Is News Ltd bringing discussion about cities to a standstill?Posted: July 30, 2011
One of the more bizarre examples of ‘story manufacturing’ in the media I’ve seen for a while – and we regularly have some doozies – went down in News Ltd papers right across Australia on Friday.
Sydney’s Daily Telegraph ran a front-page story headlined Congestion road tax on drivers is highway robbery. The lead para told us: “workers struggling with a carbon tax are about to be hit with a second wave of Greens-inspired tax pain”. This story was repeated in News Ltd papers across the country. Melbourne’s Herald-Sun was so concerned at this imminent threat it even published an editorial on the matter, No to a new Tax – “Australians do not need another new tax”, it thundered.
And what exactly is this new tax workers are about to be hit with? Well, there’s a clue in the rest of the Herald-Sun’s (short) editorial:
Even the idea of a congestion tax, put forward by the Federal Government yesterday for discussion at the tax forum, will have taxpayers shaking their heads. Fortunately, the Gillard Government will not be able to impose this tax on top of the carbon tax, and all the other taxes Labor has brought in, because it needs the agreement of the states. A congestion tax on cars was suggested by former Treasury secretary Ken Henry to help cut petrol excise, but the taxpayers can take only so much. No, no, no.
“Even the idea”?! The incontrovertible fact is there is no new tax. All this supposed angst is manufactured from a handful of words in the Government’s new 36 page Discussion Paper released on Thursday in advance of October’s Tax Forum. The Forum is one of the conditions the independents set for their support of the Government.
The Discussion Paper canvasses a wide range of tax issues participants at the Forum might wish to discuss. These relate to personal tax, transfer payments, business tax, State taxes, environmental and social taxes, and tax system governance. At page 30, it notes the Henry Review recommended governments consider the introduction of variable congestion pricing and therefore poses the following question as a prompt for discussion:
Is there a case to more closely link road charging to the impact users have on the level of congestion on particular roads?
That’s it. It’s just a question. Moreover it’s one of 34 proposed for discussion. And so it should be – I’d be very upset if the most important prospective policy for improving the way we manage our cities wasn’t at least on the table.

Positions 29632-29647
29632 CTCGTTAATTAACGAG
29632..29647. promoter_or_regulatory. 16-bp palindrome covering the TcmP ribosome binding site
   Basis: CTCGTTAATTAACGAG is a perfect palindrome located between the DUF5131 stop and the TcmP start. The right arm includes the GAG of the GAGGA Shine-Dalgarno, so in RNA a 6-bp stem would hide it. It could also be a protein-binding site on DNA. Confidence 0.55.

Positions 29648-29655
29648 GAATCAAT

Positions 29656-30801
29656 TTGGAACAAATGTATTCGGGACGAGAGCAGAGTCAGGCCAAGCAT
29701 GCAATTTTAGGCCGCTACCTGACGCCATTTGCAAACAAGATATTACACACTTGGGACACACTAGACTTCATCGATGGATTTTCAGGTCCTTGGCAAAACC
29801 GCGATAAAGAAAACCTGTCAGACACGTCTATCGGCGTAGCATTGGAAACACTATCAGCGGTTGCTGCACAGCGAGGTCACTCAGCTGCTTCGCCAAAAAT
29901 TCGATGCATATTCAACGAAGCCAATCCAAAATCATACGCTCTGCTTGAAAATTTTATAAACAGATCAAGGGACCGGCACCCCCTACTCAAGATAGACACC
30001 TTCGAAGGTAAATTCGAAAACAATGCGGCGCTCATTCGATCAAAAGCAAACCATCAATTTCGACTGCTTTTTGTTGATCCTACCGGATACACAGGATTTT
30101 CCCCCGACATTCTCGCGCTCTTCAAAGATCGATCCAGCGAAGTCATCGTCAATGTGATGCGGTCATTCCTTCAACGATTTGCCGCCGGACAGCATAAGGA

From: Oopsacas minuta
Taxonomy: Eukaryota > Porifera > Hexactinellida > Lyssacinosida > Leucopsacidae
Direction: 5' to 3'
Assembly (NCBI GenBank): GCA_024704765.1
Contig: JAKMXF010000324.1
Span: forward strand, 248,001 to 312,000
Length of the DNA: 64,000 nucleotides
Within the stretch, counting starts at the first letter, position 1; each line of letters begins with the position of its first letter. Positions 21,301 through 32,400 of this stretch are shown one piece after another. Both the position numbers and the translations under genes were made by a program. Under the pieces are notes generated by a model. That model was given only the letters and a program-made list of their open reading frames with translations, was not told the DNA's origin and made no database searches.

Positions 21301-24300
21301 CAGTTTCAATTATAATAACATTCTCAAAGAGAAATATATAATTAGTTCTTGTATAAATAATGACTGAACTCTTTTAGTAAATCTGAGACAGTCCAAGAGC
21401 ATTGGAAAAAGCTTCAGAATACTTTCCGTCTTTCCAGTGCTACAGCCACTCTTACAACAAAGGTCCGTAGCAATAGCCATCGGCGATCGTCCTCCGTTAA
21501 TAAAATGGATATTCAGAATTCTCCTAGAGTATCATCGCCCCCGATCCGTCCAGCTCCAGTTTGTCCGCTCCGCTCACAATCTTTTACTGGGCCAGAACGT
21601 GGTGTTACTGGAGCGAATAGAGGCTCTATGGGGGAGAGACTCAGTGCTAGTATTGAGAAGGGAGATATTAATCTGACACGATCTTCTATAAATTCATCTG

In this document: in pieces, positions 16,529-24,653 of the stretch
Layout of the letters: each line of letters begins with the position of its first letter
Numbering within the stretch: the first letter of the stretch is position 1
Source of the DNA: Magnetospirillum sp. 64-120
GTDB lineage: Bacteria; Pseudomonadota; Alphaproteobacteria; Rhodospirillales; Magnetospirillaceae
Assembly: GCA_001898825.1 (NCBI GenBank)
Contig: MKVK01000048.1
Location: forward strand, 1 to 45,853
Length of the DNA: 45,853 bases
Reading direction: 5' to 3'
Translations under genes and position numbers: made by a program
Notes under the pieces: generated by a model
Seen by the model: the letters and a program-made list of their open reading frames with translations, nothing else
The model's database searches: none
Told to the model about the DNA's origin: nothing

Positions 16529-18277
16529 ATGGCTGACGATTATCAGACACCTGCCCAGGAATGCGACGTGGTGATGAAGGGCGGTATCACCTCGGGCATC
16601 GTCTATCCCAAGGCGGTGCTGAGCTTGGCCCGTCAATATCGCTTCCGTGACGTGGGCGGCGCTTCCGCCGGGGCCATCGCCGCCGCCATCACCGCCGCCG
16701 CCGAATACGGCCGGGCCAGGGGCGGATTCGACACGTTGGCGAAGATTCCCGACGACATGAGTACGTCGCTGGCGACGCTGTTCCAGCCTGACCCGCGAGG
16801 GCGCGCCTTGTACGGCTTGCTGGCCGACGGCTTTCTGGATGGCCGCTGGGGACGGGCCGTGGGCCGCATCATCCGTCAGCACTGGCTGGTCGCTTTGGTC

But it doesn’t follow (or is even probable) that the Forum will support it. And the Government is in no way bound by what the Forum – which is just a talkfest – thinks anyway. It’s obvious the Government, which is battling to bed down it’s carbon tax, will have nothing to do with road congestion pricing. After all, this is the Government that exempted petrol and diesel from the carbon tax.
In fact one of the Herald-Sun’s many siblings, The Australian, reports the Gillard Government has added congestion pricing to the list of Henry recommendations it’s ruled out taking action on! Further, as the Herald-Sun itself observes, any tax would require the agreement of the States, none of whom have ever done much about congestion pricing – the Sydney Harbour Bridge is the only contender I can think of. I might also add that the last time I looked, The Greens did not support congestion pricing.
This is an utter non-story. In fact it’s much worse than that – it’s a perversion of public discourse. Is News Ltd’s interpretation evidence of political bias? I don’t know – another interpretation is the company is simply prepared to do anything to manufacture a sense of controversy.
But I do know it’s exceptionally bad for policy-making and open discussion in this country when even “the idea” of a new policy being discussed at a community forum is attacked by the press in such histrionic terms. This sort of press behaviour is not serving the good of the country, it’s undermining it. This is an example of a deep and fundamental problem in the structure and ethics of our media that needs to be addressed – the old ways aren’t good enough anymore. And it has to be said that the weakness of the Federal Government is part of the problem.